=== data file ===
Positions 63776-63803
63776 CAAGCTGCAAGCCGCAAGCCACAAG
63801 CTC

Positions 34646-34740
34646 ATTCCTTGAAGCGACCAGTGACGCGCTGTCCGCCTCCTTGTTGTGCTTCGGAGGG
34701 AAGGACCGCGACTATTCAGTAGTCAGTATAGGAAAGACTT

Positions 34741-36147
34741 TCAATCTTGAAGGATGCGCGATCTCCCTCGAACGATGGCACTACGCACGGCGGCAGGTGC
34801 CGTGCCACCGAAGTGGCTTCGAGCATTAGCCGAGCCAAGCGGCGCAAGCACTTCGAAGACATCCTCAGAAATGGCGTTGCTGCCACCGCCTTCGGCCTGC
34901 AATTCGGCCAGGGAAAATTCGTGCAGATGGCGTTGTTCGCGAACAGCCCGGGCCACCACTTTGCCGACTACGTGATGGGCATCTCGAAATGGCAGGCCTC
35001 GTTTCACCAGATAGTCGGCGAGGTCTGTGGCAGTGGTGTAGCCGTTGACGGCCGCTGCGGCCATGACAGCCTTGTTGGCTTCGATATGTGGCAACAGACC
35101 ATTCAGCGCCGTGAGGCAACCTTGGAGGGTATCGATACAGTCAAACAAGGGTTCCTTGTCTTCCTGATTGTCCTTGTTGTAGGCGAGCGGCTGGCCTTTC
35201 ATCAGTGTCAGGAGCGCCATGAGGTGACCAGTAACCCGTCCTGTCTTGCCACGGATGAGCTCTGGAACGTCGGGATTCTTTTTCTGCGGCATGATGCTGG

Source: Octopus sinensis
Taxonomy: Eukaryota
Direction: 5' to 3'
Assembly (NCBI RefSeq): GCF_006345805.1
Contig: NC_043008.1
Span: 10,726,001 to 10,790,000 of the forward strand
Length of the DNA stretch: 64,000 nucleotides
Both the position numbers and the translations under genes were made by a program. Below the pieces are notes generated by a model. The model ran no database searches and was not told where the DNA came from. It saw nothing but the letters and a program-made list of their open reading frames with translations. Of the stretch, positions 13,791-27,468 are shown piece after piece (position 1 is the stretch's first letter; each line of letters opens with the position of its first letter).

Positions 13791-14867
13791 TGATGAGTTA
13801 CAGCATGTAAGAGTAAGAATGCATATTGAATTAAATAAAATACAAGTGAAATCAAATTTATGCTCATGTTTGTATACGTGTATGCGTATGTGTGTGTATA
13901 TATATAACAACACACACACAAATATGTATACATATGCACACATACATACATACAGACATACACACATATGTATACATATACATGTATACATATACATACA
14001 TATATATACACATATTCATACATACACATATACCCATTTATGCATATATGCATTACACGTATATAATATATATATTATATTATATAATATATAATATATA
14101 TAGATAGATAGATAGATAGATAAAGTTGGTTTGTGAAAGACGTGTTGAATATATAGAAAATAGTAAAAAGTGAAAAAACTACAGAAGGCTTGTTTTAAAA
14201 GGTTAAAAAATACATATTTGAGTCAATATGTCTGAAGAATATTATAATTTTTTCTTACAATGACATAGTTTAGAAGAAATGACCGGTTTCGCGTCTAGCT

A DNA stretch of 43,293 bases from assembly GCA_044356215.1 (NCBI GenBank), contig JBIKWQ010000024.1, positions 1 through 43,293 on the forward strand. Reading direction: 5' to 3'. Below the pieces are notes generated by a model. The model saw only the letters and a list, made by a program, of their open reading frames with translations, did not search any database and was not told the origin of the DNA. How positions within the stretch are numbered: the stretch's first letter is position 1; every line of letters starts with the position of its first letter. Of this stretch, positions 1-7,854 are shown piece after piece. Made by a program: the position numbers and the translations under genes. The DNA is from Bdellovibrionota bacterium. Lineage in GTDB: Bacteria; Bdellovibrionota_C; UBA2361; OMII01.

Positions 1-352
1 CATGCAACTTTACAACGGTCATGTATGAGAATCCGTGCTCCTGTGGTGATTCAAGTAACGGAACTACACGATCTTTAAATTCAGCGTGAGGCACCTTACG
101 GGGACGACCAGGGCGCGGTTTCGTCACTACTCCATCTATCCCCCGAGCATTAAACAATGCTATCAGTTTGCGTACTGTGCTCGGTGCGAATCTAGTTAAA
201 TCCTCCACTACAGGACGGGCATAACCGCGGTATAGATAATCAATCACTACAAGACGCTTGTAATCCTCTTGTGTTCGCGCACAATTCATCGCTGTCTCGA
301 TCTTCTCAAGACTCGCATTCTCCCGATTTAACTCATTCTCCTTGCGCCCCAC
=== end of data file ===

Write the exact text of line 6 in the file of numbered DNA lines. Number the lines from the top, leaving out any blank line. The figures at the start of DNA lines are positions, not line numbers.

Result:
34701 AAGGACCGCGACTATTCAGTAGTCAGTATAGGAAAGACTT